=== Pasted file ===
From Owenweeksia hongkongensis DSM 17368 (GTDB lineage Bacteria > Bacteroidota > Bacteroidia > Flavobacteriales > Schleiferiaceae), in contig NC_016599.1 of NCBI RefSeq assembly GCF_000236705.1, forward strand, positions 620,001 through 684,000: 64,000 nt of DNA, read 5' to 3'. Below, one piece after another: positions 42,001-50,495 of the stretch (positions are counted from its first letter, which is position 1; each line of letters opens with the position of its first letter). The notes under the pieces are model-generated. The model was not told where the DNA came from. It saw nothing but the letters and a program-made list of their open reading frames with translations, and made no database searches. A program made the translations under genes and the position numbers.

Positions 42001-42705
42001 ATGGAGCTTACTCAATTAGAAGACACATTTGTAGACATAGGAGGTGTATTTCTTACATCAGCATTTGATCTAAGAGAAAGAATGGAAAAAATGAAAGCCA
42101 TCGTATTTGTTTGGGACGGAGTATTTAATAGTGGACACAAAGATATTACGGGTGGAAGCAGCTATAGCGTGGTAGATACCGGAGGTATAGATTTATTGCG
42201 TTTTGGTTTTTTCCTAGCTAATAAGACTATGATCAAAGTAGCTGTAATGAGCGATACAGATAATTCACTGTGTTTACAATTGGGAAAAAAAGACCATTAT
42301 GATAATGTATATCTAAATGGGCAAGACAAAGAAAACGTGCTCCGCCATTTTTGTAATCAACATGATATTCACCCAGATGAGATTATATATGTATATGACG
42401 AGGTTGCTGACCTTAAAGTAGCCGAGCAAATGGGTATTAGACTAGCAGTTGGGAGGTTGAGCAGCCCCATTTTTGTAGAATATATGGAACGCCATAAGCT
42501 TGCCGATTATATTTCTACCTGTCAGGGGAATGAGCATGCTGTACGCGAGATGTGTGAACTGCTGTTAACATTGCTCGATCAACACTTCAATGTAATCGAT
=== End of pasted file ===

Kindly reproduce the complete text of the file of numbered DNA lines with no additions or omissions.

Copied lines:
From Owenweeksia hongkongensis DSM 17368 (GTDB lineage Bacteria > Bacteroidota > Bacteroidia > Flavobacteriales > Schleiferiaceae), in contig NC_016599.1 of NCBI RefSeq assembly GCF_000236705.1, forward strand, positions 620,001 through 684,000: 64,000 nt of DNA, read 5' to 3'. Below, one piece after another: positions 42,001-50,495 of the stretch (positions are counted from its first letter, which is position 1; each line of letters opens with the position of its first letter). The notes under the pieces are model-generated. The model was not told where the DNA came from. It saw nothing but the letters and a program-made list of their open reading frames with translations, and made no database searches. A program made the translations under genes and the position numbers.

Positions 42001-42705
42001 ATGGAGCTTACTCAATTAGAAGACACATTTGTAGACATAGGAGGTGTATTTCTTACATCAGCATTTGATCTAAGAGAAAGAATGGAAAAAATGAAAGCCA
42101 TCGTATTTGTTTGGGACGGAGTATTTAATAGTGGACACAAAGATATTACGGGTGGAAGCAGCTATAGCGTGGTAGATACCGGAGGTATAGATTTATTGCG
42201 TTTTGGTTTTTTCCTAGCTAATAAGACTATGATCAAAGTAGCTGTAATGAGCGATACAGATAATTCACTGTGTTTACAATTGGGAAAAAAAGACCATTAT
42301 GATAATGTATATCTAAATGGGCAAGACAAAGAAAACGTGCTCCGCCATTTTTGTAATCAACATGATATTCACCCAGATGAGATTATATATGTATATGACG
42401 AGGTTGCTGACCTTAAAGTAGCCGAGCAAATGGGTATTAGACTAGCAGTTGGGAGGTTGAGCAGCCCCATTTTTGTAGAATATATGGAACGCCATAAGCT
42501 TGCCGATTATATTTCTACCTGTCAGGGGAATGAGCATGCTGTACGCGAGATGTGTGAACTGCTGTTAACATTGCTCGATCAACACTTCAATGTAATCGAT